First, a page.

Both counting down and counting up. Heck, the little countdown widgets I had for graduating with my AA (in 2005), my BS (in 2007) and my MA (in 2008) are all still there on an ancient blog of mine, and they assure me that it’s been 10 years, 1 month, and 4 days since the AA; 8 years and 4 weeks since my BS; and 6 years and 7 months since my MA. (And, although I had no counter for it, the three-year anniversary of my dissertation defense – which I passed, thankyouverymuch – was just yesterday.
I’ve been counting up from my husband’s and my wedding day (255 days as of today!) as part of my daily gratitudes on my Facebook page.
And then, of course, there’s my beit din and mikveh date. The day I officially become a Jew.
Which, according to several online calculators, is 44 days from now. Or a month and 13 days, if you’d rather.
So. What’s left to do in those 44 days, apart from working on my class preps and getting my classes ready to go on the Monday of that week?
I will be doing more Judaism-related reading than I have been able to do since the first few months I started keeping this blog. I still have books that I started but didn’t finish on my list of “books to read.” My beginning Hebrew group is meeting once a week on Wednesdays for a chavurah to keep ourselves in practice until our teacher gets back from her summer trip to Israel. My “second” class will be re-forming at the beginning of August when the rabbi gets back from his summer trip to Israel, too, and we’ll be done with that the day before I go to the mikveh.
I need to figure out what I’m comfortable with, in terms of what happens on The Day Itself. The mikveh couldn’t schedule me any earlier than four p.m. and my beit din is at 8:30 a.m. at our temple. The two places where these things are happening are about 40 miles or so apart. I am assuming that my husband, who is taking the day off from work (he’s a better driver than me, especially when it’s concerning Places I Don’t Know How To Get To), will drive me in the morning, and we will probably then go to lunch. I will shower and scrub down before we go to the mikveh, and then he will drive me there as well. My best friend will be with us for all of this.
I will also be having hatafat dam brit at a time close to the day, but not on the day, but that’s not something I’m going to write about further because that’s just a little too private for me. Sorry. If you want to know what that’s like, Michael at Chicago Carless should be able to settle your mind with this post. I feel it’s better to do it beforehand (even though it may be only a pinprick, I know how long it takes my fingers to stop bleeding when I jab them for my diabetes blood sugar tests, and I’d rather not take the risk of having that happen at the mikveh).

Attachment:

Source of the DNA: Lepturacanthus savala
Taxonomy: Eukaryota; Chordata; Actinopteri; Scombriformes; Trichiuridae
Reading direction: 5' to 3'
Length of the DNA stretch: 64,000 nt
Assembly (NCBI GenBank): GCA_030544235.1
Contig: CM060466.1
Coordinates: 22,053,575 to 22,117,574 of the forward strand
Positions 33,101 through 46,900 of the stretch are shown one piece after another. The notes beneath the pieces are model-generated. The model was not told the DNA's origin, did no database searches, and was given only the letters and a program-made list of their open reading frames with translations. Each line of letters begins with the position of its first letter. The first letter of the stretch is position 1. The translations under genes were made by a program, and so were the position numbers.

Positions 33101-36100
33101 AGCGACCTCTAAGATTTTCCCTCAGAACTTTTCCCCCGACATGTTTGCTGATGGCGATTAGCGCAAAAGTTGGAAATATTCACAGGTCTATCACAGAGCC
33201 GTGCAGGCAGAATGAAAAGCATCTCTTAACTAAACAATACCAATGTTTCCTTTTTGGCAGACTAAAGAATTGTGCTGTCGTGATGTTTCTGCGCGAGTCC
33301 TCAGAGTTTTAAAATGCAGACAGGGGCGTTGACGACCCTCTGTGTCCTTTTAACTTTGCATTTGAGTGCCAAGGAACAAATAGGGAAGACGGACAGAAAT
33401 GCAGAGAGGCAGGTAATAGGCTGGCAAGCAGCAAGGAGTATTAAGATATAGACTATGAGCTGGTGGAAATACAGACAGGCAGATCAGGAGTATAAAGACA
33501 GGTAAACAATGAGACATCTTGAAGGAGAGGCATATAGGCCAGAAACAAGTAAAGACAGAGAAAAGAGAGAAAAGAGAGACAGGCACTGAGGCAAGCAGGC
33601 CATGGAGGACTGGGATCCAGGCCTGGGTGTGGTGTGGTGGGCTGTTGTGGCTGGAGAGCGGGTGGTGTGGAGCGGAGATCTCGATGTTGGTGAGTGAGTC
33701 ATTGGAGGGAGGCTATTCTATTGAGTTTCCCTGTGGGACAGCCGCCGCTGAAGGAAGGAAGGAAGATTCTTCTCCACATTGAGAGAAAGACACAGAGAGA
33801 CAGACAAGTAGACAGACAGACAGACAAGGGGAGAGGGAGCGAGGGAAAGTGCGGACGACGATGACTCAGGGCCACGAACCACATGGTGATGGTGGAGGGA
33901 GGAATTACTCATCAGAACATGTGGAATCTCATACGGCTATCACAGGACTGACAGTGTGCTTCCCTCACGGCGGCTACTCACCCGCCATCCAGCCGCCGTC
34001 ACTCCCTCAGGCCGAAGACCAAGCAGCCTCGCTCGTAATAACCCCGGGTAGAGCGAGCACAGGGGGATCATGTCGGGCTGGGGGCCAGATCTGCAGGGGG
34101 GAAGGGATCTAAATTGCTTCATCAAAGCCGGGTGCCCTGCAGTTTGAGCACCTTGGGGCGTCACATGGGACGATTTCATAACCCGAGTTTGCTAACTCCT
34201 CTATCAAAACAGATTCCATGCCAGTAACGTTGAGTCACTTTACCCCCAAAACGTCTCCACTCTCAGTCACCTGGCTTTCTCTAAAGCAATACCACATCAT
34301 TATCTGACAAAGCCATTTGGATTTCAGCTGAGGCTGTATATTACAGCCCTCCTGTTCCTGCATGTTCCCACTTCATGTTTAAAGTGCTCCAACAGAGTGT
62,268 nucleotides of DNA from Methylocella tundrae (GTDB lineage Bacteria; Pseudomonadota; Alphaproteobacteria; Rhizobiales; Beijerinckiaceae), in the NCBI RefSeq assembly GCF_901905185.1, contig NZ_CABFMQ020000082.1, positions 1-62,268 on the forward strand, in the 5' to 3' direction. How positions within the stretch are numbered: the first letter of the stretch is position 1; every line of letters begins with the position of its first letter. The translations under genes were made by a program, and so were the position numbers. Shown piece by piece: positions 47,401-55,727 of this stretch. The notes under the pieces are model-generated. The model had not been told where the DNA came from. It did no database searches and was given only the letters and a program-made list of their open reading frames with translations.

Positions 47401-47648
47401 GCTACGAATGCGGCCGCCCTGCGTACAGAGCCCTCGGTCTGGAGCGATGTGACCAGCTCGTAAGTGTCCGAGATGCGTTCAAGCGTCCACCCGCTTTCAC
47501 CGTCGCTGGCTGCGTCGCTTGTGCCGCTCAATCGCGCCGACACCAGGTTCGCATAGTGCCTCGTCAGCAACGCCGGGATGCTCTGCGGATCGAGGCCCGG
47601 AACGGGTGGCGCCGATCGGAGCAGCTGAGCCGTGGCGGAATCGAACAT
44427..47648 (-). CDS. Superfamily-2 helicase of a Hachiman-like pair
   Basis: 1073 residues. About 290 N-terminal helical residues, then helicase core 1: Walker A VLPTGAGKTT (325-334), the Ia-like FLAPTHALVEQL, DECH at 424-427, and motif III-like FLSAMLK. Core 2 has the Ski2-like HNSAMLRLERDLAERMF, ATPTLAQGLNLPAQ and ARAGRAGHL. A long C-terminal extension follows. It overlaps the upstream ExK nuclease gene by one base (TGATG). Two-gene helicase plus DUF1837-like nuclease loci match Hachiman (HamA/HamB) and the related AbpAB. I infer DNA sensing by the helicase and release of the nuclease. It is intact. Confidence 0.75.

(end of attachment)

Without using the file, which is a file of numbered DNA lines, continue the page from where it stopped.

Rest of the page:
My rabbi will be my official mikveh witness. My husband and best friend will also be there, behind a screen, for my privacy. Nobody will see me naked; I will have a robe or sheet or something to cover myself between the prep room and the actual mikveh itself. I am trying to memorize the prayers, but I don’t know which one my rabbi will want me to say for immersion. There’s a specific one for converts to say, you see. I already know the Shema and the Shehecheyanu, so it’s only the one for immersion that I have to memorize before then. I’ll be emailing him as soon as he’s back from Israel.
I will not be having a simcha (party or celebration) as such, on the day – another Jewish friend of mine will be at a conference across the country at that time, and has asked me to delay it until he can get back. So we may combine a Labor Day picnic and my simcha, which is fine with me, frankly.
My best friend and her parents, whose Seder I’ve now attended twice with my husband, purchased the tallit I wanted. It’s at her house and waiting for me, but I won’t see it until the day of the beit din, and I’m okay with that. Our temple does not require the mikveh, but I want it, and I don’t know if I’ll really feel like a full Jew until I’ve done it, although I will probably put on my tallit at the temple after the beit din makes their decision. (I have heard a rumor that something more happens after the signing of all the papers.) I’ve memorized the blessing for putting on a tallit, too: Baruch atah Adonai, eloheinu melech ha’olam, asher kidshanu b’mitzvotav l’hitateif ba’tzitzit.
An Orthodox conversion is not in the cards for me, but after what I’ve gone through, this conversion should even be acceptable to a Conservative-stream synagogue. I hope. And frankly, today I realized that I don’t care what the Orthodox think. This article should explain why I think their claims to being the “original” stream of Judaism are pretty much bunkum: Orthodoxy’s Inconvenient Truths
In 44 days, I can say she’asani Israel and it will be not just spiritually accurate, but factually and legally accurate. I am looking forward to finally bringing my status as a Jew in line with my soul, which already is a Jew.
As for the husband, he has said he wants to go through HHDs once before converting, but he is going to talk to the rabbi about possibly going during the five days between Yom Kippur and Sukkot. I am quite good with this, and I look forward to it. But I know that it’s up to him, and I’m not going to push.